By the term "green" we refer to notes of snapped leaves and freshly-cut grasses, which exude a piquant quality. In this classification we find some of the classic pungent essences, such as galbanum, which is actually a resin from a tall type of grass with a bracing, piercingly bitter green odor profile. This is the decidedly spring-like top note of vintage Vent Vert by Balmain where it was first put to use in a starring role.

Fig leaf is a unique note rendered through synthetics which gives the modern "fig" fragrances their bitter-green-allied-to-coconut-sweet scent. Another peculiar leaf note that has a special character is tomato leaf, featured in Eau de Campagne by Sisley, Folavril by A.Goutal and Liberte Acidulee by Les Belles de Nina Ricci.

Violet leaf is a modern green "leaves" note which is very popular. It gives an aqueous feel reminiscent of freshly-cut cucumber to many compositions, especially masculine ones. A subcategory apart are tea leaves notes which infuse blends with their unique aromatic profile, according to which variety the perfumer picks (green, red, white, black, Oolong, etc).

Herbs are refered to as "aromatic notes" by perfumers. These include herbs which we know from cooking, such as rosemary, thyme, mint, tarragon, marjoram, fennel, basil (which is considered a spicy note thanks to its eugenol content), sage, anise. Others, such as artemisia, calamus, angelica and spikenard (jatamansi) have an intensely herbaceous quality that is so distinctive as to immediately characterize the compositions in which they enter.

Fern is the anglification of the fragrance term fougère (fern in French), which is not exactly derived from nature (ferns have minimal scent themselves) but from an historical "accord" between lavender-oakmoss-coumarin which was devised to produce the mysterious note of a green, damp forest. The archetype of this type of fragrance is Fougère Royale by Houbigant, created by Paul Parquet in 1882. The effect was an interplay between sweet and bitter with a woody, damp and cool character, establishing fougères as the quintessential masculine fragrances.

Ferny fragrances recreate the earthy, damp and dark scents of a forest and largely rely on fantasy notes, even though extraction with volatile solvents of the Aspidium fern is possible, though hardly satisfactory in quantity. The subcategory of aromatic fougères, adding spices and herbal notes to the classic structure, is perhaps the most populated masculine colognes category thanks to its pliability.



The Spices group is a familiar category of perfume notes, thanks mainly to their long-standing inclusion in food. Some of them have pride of place in any self-respecting kitchen spice cabinet, such as cinnamon, pepper, cloves, coriander, ginger. Others are more unusual, from the precious hand-picked saffron, to tamarind and caraway and the very gentle, rose-hued pink pepper. True spices are always dried, but there are some herbs which have a spicy tang to them, such as oregano. These can be used both fresh or dry.

Spices are classified as "hot/short" (intense and burning for a short duration) such as cinnamon, and "cold/long" (gentler, giving a cooling sensation rather than burning, with a prolonged aftertaste) such as coriander, caraway and cardamom. This helps the perfumer give the desired effect when handling spices according to his or her concept of a fragrance. They can be coupled with similar materials to reinforce their message, or they can provide a juxtaposing element.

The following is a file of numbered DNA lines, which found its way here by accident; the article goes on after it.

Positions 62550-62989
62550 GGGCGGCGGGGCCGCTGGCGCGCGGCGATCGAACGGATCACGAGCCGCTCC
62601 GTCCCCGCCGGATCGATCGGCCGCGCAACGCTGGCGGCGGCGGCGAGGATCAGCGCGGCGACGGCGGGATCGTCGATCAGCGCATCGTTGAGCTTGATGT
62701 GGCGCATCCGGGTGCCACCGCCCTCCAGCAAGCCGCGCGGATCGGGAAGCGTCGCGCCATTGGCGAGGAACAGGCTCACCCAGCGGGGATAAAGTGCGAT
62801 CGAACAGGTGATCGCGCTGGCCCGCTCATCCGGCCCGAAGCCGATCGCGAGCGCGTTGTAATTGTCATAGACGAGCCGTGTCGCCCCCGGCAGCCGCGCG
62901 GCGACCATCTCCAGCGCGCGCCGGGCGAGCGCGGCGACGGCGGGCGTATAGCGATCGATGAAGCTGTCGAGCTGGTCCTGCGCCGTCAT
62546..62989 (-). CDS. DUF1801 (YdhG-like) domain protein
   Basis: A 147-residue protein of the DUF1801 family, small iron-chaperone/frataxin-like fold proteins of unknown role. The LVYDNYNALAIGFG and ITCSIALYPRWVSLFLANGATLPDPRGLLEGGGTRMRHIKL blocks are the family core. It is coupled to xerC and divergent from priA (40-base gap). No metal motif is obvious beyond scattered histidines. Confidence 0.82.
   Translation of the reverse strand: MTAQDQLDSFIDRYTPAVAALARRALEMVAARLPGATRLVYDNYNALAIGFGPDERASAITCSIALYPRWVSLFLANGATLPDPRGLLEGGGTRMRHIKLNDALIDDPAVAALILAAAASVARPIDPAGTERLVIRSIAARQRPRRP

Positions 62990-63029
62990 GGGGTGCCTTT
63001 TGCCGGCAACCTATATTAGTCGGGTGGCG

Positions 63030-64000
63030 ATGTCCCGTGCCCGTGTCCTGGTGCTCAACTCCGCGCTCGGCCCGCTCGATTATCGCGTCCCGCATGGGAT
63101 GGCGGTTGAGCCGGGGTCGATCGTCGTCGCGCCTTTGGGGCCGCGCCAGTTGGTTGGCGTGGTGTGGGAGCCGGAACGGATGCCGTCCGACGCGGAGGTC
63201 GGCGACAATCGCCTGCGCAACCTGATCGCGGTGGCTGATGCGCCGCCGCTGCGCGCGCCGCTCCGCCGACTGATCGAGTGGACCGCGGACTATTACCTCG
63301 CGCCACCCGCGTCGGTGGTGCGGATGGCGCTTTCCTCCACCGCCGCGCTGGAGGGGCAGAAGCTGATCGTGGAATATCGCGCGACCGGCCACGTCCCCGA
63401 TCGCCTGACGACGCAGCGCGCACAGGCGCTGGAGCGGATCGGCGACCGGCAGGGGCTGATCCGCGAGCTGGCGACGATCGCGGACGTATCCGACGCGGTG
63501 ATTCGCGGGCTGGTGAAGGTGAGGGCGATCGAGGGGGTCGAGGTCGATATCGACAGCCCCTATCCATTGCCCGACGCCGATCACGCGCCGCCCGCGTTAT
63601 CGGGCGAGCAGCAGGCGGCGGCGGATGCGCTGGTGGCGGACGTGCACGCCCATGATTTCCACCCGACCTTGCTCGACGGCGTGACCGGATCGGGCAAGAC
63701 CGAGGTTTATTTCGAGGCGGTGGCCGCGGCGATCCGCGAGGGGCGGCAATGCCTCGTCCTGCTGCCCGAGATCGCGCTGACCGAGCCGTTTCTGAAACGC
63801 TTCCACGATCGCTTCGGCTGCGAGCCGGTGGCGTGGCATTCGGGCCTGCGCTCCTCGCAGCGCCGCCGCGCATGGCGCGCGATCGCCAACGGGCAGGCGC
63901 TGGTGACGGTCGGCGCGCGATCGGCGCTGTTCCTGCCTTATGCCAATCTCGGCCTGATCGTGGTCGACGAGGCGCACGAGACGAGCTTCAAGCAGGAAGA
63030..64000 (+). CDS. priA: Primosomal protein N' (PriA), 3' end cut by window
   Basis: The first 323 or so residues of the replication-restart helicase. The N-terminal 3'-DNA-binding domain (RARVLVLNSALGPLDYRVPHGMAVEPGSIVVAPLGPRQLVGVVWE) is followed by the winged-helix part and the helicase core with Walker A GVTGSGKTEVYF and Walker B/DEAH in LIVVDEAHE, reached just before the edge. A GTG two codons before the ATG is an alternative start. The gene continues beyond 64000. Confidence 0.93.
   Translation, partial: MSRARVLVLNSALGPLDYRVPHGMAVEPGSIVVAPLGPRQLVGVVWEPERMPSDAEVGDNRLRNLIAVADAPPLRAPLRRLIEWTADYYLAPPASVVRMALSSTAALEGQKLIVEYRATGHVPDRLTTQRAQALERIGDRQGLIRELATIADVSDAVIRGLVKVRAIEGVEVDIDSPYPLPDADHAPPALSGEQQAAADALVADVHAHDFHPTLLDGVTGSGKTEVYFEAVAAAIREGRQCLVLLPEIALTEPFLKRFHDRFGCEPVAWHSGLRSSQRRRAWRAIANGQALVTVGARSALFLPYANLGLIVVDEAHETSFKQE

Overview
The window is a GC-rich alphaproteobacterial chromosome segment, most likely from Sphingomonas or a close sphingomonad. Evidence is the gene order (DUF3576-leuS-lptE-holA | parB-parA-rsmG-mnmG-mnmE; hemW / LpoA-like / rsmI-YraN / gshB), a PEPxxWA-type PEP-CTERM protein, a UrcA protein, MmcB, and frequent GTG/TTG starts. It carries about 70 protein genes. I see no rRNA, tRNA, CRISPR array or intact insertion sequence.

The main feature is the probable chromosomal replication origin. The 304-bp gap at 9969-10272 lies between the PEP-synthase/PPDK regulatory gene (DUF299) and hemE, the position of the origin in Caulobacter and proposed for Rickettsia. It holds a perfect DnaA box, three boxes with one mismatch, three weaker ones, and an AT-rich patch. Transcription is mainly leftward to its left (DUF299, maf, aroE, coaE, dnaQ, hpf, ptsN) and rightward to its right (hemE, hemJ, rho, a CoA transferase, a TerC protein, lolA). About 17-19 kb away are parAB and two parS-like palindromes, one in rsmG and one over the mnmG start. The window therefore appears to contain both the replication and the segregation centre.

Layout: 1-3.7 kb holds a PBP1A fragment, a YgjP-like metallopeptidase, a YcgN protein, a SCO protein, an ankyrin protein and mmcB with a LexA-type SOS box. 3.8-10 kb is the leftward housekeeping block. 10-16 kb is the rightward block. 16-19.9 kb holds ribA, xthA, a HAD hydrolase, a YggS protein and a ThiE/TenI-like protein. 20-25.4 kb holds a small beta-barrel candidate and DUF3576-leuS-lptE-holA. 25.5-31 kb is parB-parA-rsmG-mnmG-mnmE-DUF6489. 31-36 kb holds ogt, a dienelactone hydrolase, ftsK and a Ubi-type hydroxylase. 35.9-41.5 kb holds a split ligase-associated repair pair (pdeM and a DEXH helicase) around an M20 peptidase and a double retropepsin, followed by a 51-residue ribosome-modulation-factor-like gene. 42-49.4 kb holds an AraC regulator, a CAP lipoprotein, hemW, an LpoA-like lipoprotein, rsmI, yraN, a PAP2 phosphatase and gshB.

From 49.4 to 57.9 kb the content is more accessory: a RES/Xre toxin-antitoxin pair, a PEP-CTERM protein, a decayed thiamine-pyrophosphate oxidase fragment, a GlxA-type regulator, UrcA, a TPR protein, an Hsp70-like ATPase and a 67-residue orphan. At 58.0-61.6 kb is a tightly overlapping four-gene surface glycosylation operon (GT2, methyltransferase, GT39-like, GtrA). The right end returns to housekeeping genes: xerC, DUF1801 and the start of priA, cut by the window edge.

This succulent group of scent notes has really established itself and multiplied henceforth with the advent of "gourmand" fragrances, a sub-division of the Oriental fragrance group, in the 1990s and 2000s. These fragrances, largely built on vanilla, are reminiscent of foody smells, specifically sweets and desserts; ranging from the simpler chocolate, fresh cream and caramel smells to complex or more exotic recipes such as macaroons, crème brulée, the ever popular cupcakes and chewy nougat.

The first successful "gourmand" fragrance was Angel, launching in 1992, which produced a caramel and chocolate effect through the use of ethyl maltol (the scent of cotton candy/sugar caramel), natural patchouli (which has a cocoa facet) alongside industry standard ethyl vanillin. From then on, given Angel's commercial success, dessert smells flourished and this group of notes is among the most important in contemporary perfumery. Although some natural materials do present facets that are sweet or foody, the vast majority of these notes are reproduced via clever intermingling of naturals and synthetics.

Although mostly used in feminine fragrances, which can more easily encompass sweeter notes, gourmand notes are not excluded from masculine or shared scents.

These edible notes produce a feeling of euphoria and playfulness, resulting in a tingling of the taste buds in addition to the nostrils, thus confirming the fact that flavor is a combination of taste and smell. They make us see our perfume in a completely novel way and are intriguing when used by a skilled perfumer who can manipulate them to create increasingly complex aromas.



Woody notes are dependable and pliable, a sort of a Jack in the deck of a skilled perfumer, providing the bottom of a composition and reinforcing the other elements according to their olfactory profile. Precious few of the woody notes can serve as a top note or middle note, namely rosewood.

The scent profile of woods ranges wildly across the different trees. Some of them can be tarry and phenolic smelling, like guiacwood. Others are austere and reminiscent of a case of new pencils; think cedarwood. Others still are creamy, milky, nuzzling and deeply soft, like sandalwood. And there are those woody notes which are so individual that they can characterise the whole composition: Agarwood/Oud, rather the byproduct of the Aquillaria tree's fighting of a fungus disease, is so rich and complex that it encompasses nutty, woody, musty, even camphoraceous scents. Or think how pine or fir reminds us of specific seasons, thanks to their associations.